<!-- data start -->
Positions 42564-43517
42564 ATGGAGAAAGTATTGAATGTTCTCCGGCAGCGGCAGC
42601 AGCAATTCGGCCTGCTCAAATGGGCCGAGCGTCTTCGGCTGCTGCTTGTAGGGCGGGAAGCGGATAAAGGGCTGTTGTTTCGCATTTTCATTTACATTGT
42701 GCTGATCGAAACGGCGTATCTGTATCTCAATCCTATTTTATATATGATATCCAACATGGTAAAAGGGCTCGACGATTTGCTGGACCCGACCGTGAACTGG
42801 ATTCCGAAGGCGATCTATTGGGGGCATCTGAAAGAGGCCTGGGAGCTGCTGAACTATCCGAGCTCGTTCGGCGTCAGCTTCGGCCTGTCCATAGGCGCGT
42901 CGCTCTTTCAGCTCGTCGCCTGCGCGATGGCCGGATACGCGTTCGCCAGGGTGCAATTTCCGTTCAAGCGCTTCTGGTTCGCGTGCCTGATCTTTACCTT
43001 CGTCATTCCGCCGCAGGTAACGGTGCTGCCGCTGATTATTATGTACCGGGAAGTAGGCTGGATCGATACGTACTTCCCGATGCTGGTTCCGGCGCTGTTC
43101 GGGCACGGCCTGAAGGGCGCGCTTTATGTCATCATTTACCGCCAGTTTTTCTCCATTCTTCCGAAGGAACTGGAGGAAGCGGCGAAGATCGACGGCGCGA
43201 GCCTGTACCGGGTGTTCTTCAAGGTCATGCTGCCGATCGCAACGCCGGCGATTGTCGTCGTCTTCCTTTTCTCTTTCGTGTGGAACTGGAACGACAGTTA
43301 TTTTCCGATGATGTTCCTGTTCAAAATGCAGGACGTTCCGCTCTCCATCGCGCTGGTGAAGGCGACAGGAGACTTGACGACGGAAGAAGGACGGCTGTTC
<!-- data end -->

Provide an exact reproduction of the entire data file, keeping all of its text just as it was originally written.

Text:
Positions 42564-43517
42564 ATGGAGAAAGTATTGAATGTTCTCCGGCAGCGGCAGC
42601 AGCAATTCGGCCTGCTCAAATGGGCCGAGCGTCTTCGGCTGCTGCTTGTAGGGCGGGAAGCGGATAAAGGGCTGTTGTTTCGCATTTTCATTTACATTGT
42701 GCTGATCGAAACGGCGTATCTGTATCTCAATCCTATTTTATATATGATATCCAACATGGTAAAAGGGCTCGACGATTTGCTGGACCCGACCGTGAACTGG
42801 ATTCCGAAGGCGATCTATTGGGGGCATCTGAAAGAGGCCTGGGAGCTGCTGAACTATCCGAGCTCGTTCGGCGTCAGCTTCGGCCTGTCCATAGGCGCGT
42901 CGCTCTTTCAGCTCGTCGCCTGCGCGATGGCCGGATACGCGTTCGCCAGGGTGCAATTTCCGTTCAAGCGCTTCTGGTTCGCGTGCCTGATCTTTACCTT
43001 CGTCATTCCGCCGCAGGTAACGGTGCTGCCGCTGATTATTATGTACCGGGAAGTAGGCTGGATCGATACGTACTTCCCGATGCTGGTTCCGGCGCTGTTC
43101 GGGCACGGCCTGAAGGGCGCGCTTTATGTCATCATTTACCGCCAGTTTTTCTCCATTCTTCCGAAGGAACTGGAGGAAGCGGCGAAGATCGACGGCGCGA
43201 GCCTGTACCGGGTGTTCTTCAAGGTCATGCTGCCGATCGCAACGCCGGCGATTGTCGTCGTCTTCCTTTTCTCTTTCGTGTGGAACTGGAACGACAGTTA
43301 TTTTCCGATGATGTTCCTGTTCAAAATGCAGGACGTTCCGCTCTCCATCGCGCTGGTGAAGGCGACAGGAGACTTGACGACGGAAGAAGGACGGCTGTTC